When designing a proper leopard gecko habitat, think of your tank in three parts: a cool side of the tank, a warm side, and one in the middle.
Your gecko tank should have at least three hides: a cool hide, a warm hide, and a moist hide.
This way, your leopard gecko can move throughout the tank to adjust its temperature as needed.
Improper husbandry is the cause of many common issues in reptiles.
This includes failure to provide the proper tank temperature.
Examples of reptile diseases resulting from incorrect temperatures include:
- Kidney disease
- Dysecdysis (abnormal skin shedding)
Further Reading: Leopard gecko tank temperature setup guide
Types of Thermostats for Leopard Geckos
The types of thermostats for leopard geckos fall into three categories.
The first and most common category is on/off thermostats, also known as non-proportional or mat-stat thermostats.
These are the most basic option.
The attached temperature probe measures the temperature intermittently.
The thermostat turns the power to the heat mat on or off based on the set target temperature.
On/off options are awesome thermostats because they are the cheapest, user-friendly, and easy to install.
With these, there is greater likelihood of temperature fluctuation by a couple of degrees.
These basic thermostats are slower at adjusting.
Additionally, on/off stats can only tolerate lower-watt heat equipment.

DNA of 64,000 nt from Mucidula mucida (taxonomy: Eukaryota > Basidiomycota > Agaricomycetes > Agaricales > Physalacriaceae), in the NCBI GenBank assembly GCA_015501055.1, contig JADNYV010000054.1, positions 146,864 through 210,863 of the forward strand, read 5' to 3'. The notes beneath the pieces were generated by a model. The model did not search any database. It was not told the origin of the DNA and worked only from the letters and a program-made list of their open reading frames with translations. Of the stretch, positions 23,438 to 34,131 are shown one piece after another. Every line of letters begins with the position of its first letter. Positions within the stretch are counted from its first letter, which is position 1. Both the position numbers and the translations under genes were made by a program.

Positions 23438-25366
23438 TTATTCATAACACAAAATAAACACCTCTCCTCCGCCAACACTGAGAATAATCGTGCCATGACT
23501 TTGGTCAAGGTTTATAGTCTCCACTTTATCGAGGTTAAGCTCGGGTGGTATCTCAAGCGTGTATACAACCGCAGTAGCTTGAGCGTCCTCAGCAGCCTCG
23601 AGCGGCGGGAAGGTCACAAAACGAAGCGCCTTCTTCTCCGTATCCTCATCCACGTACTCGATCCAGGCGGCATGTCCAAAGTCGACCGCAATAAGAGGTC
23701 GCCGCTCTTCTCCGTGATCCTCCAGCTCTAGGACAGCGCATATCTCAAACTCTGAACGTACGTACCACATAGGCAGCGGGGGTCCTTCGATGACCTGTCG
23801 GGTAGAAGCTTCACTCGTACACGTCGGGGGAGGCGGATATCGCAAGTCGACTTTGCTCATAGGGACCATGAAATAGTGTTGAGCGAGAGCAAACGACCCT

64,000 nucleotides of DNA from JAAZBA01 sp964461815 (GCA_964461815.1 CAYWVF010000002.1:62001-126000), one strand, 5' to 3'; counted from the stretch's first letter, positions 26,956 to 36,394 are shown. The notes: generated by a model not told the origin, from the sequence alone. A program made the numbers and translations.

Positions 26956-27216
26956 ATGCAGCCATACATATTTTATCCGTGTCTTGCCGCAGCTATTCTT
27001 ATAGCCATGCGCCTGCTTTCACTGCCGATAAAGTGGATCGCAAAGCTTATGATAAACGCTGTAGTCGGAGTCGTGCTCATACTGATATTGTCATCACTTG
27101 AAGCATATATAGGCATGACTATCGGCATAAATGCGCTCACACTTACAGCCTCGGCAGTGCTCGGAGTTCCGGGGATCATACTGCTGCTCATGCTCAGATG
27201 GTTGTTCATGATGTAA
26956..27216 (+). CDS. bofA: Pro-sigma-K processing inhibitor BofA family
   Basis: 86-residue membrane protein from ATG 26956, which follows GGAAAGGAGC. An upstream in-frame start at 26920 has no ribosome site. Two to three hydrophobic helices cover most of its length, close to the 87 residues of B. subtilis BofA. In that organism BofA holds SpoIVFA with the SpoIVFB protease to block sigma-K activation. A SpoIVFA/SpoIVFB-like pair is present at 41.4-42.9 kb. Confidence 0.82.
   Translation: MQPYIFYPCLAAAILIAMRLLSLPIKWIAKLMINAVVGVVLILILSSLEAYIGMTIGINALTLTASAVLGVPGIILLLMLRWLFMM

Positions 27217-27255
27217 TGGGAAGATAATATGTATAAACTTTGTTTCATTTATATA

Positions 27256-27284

Gecko owners may also consider using pulse or pulse-proportional thermostats.
Pulse thermostats increase or decrease the frequency of energy pulses sent to the heat source to adjust the temperature.
Pulse thermostats are better at maintaining a precise temperature.
These thermostats can usually achieve higher temperatures than on/off stats if needed.
Many leopard gecko owners also claim pulse thermostats help heat equipment last longer.
Dimming thermostats are praised amongst experienced reptile keepers.
They call them the best because they work with many types of heaters.
Dimming thermostats provide a constant source of electricity.
This makes them unlike pulse thermostats, which send packets of energy.
Instead, dimming stats adjust the level of electricity to alter temperature as needed.
Like pulse thermostats, dimming thermostats may also help heating equipment last longer.
Multi-functional thermostats (aka professional thermostats) are also available to gecko keepers.
They aren’t technically a different type, though.
A multi-function thermostat is a single unit that can function as an on/off, pulse, or dimming thermostat, depending on the user’s preference.
Safety Tips Regarding Thermostats
Two crucial features to evaluate are:
- Your thermostat’s maximum wattage capacity
- The power supply of your heating equipment
The watts of heating devices must never exceed the maximum wattage your thermostat can handle.
Overloading a thermostat is extremely dangerous because it produces excessive heat.
For example, using a tank heat mat with a higher wattage than the maximum wattage capacity of the thermostat can cause an electrical fire.
Not all thermostats are created equal.
Looking at a thermostat’s design can tell us a lot about its safety.
Choose a thermostat with these design features:
- Grounded 3-pronged plugs: designed to prevent a power surge or electric shock
- Password protection: This feature prevents pets and people in the household from adjusting the programmable features
I also recommend using a temperature gun as a digital thermometer to double-check the accuracy of your thermostat, like this Heat Temperature Temp Gun on Amazon.